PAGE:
The Satanic Temple’s controversial efforts to eliminate corporal punishment in Springtown ISD have at least one alumni supporter.
Dustin Cannon said he contacted the Temple after reading news coverage about the billboard and anti-paddling campaign and offered his support.
The Satanic Temple Wednesday put up a sign in Parker County notifying the Springtown community they have launched a campaign to protect students from corporal punishment.
Alongside The Satanic Temple logo, the billboard reads “Never be hit in school again. Exercise your religious rights.”
The Satanic Temple is a national organization with local chapters with a mission to “reject tyrannical authority, advocate practical common sense and justice, and be directed by the human conscience to undertake noble pursuits guided by the individual will.”
The group believes that religion should be divorced from superstition and does not promote a belief in a personal Satan.
Springtown ISD’s paddling practices made national news in 2012 when Assistant Principal Kirt Shaw paddled two high school girls, leaving bruises that lasted a week on a 16-year-old girl and “welts, blisters and bruises” on a 15-year-old, according to the girls’ parents.
The administrator was found to have repeatedly violated the school district’s policy, which, at the time, allowed only persons of the same gender to paddle students.
However, in response, the school board opened up its policy to allow for men to discipline girls as long as a woman was present and vice versa.
The 2016-17 student handbook currently requires parents to opt out in writing if they do not want their child spanked.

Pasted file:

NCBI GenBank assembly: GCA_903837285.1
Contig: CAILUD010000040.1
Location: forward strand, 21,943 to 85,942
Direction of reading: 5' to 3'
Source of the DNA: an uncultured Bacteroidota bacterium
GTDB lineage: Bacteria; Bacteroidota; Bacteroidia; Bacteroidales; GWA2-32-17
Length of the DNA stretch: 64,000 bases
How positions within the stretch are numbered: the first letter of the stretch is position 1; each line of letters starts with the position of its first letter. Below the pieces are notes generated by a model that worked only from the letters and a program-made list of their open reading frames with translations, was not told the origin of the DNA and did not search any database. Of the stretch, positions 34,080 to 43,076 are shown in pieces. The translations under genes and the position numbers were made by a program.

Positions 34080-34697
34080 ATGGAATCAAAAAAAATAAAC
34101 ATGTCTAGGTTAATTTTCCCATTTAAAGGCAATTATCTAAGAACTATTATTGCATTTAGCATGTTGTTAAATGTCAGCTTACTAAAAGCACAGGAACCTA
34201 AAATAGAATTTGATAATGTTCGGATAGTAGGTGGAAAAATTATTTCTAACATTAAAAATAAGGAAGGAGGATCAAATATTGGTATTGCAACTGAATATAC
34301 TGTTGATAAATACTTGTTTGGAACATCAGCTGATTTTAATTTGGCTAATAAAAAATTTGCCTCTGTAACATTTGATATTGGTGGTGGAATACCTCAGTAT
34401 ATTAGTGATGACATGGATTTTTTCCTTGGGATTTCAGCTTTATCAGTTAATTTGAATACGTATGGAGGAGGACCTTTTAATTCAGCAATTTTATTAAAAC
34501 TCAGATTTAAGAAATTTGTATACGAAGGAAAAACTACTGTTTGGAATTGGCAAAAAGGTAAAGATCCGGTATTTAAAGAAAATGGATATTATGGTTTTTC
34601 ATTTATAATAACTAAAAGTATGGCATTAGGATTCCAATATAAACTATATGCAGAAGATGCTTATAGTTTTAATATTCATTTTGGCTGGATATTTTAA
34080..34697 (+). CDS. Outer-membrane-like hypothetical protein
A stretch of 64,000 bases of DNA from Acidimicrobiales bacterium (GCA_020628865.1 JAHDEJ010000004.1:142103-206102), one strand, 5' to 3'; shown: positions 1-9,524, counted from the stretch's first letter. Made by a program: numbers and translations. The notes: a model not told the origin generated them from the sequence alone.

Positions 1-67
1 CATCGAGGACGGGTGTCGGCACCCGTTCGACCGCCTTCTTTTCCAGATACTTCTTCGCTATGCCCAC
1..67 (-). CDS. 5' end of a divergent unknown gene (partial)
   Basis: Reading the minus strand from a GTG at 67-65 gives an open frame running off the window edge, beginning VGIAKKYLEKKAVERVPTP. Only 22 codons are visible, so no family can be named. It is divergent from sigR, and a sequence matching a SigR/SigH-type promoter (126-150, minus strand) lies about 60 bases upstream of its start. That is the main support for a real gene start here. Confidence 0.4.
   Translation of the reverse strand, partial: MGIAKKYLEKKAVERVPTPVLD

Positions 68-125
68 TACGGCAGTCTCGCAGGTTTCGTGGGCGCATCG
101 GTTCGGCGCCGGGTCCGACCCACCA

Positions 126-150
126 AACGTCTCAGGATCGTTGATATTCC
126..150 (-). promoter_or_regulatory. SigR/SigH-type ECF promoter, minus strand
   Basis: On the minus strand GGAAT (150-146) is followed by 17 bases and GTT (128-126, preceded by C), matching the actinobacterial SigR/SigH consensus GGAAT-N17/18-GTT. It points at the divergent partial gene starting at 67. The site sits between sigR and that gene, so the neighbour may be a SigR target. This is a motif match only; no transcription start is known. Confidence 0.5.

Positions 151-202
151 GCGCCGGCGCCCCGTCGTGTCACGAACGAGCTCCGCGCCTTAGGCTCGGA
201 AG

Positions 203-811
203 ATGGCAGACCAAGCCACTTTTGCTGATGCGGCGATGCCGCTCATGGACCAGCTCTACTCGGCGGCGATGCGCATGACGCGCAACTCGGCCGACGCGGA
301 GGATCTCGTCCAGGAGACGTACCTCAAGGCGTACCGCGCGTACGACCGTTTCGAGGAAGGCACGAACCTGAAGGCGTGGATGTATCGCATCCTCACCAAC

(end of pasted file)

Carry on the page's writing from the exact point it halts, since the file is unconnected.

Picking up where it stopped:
Cannon, who now lives in Richardson, said he attended Springtown ISD from 6th grade until he graduated in 1988.
“I just don’t think that it’s appropriate in this day and age,” Cannon told the Democrat.
“I think instead of trying to give them these negative roles as basically hitting them to get them to do what we want them to do, it’s not appropriate,” Cannon said. “I think the teachers should find more positive ways to influence them.”
Cannon said he also believes that some children going to school terrified of corporal punishment is impacting their education.
“I just don’t think it’s appropriate for a non-parent, basically a government bureaucrat, to decide whether or not they can spank your child and not even really talk to you about it,” Cannon.
Cannon recalled that school staff were very reliant on corporal punishment when he attended three decades ago.
“At the time I was there – I don’t know what the situation is now – it was totally pervasive,” Cannon said. “It wasn’t just the vice principal could give you a spanking, it was any coach, any teacher. And they could do it at any time without any discussion with the parents or whatever.”
Cannon recalled one time he was in PE class.
“The coach decided that people were doing what they were supposed to be doing,” Cannon said. “He literally lined everybody up in the middle of the gym and got a chair and a paddle and started spanking one at a time. And here I was, I don’t remember exactly how old I was, maybe 16 or 17, literally receiving a paddling, abuse, in school for having literally done nothing.”
Cannon said he believes that parents who are OK with their child being paddled by school staff don’t realize how much its being used and how it is used as a crutch instead of figuring out more positive methods of dealing with children’s behavior.
He finds it surprising that corporal punishment hasn’t been abolished at Springtown ISD.
“I think it gives the town a black eye and it really doesn’t help in any way, shape or form,” Cannon said.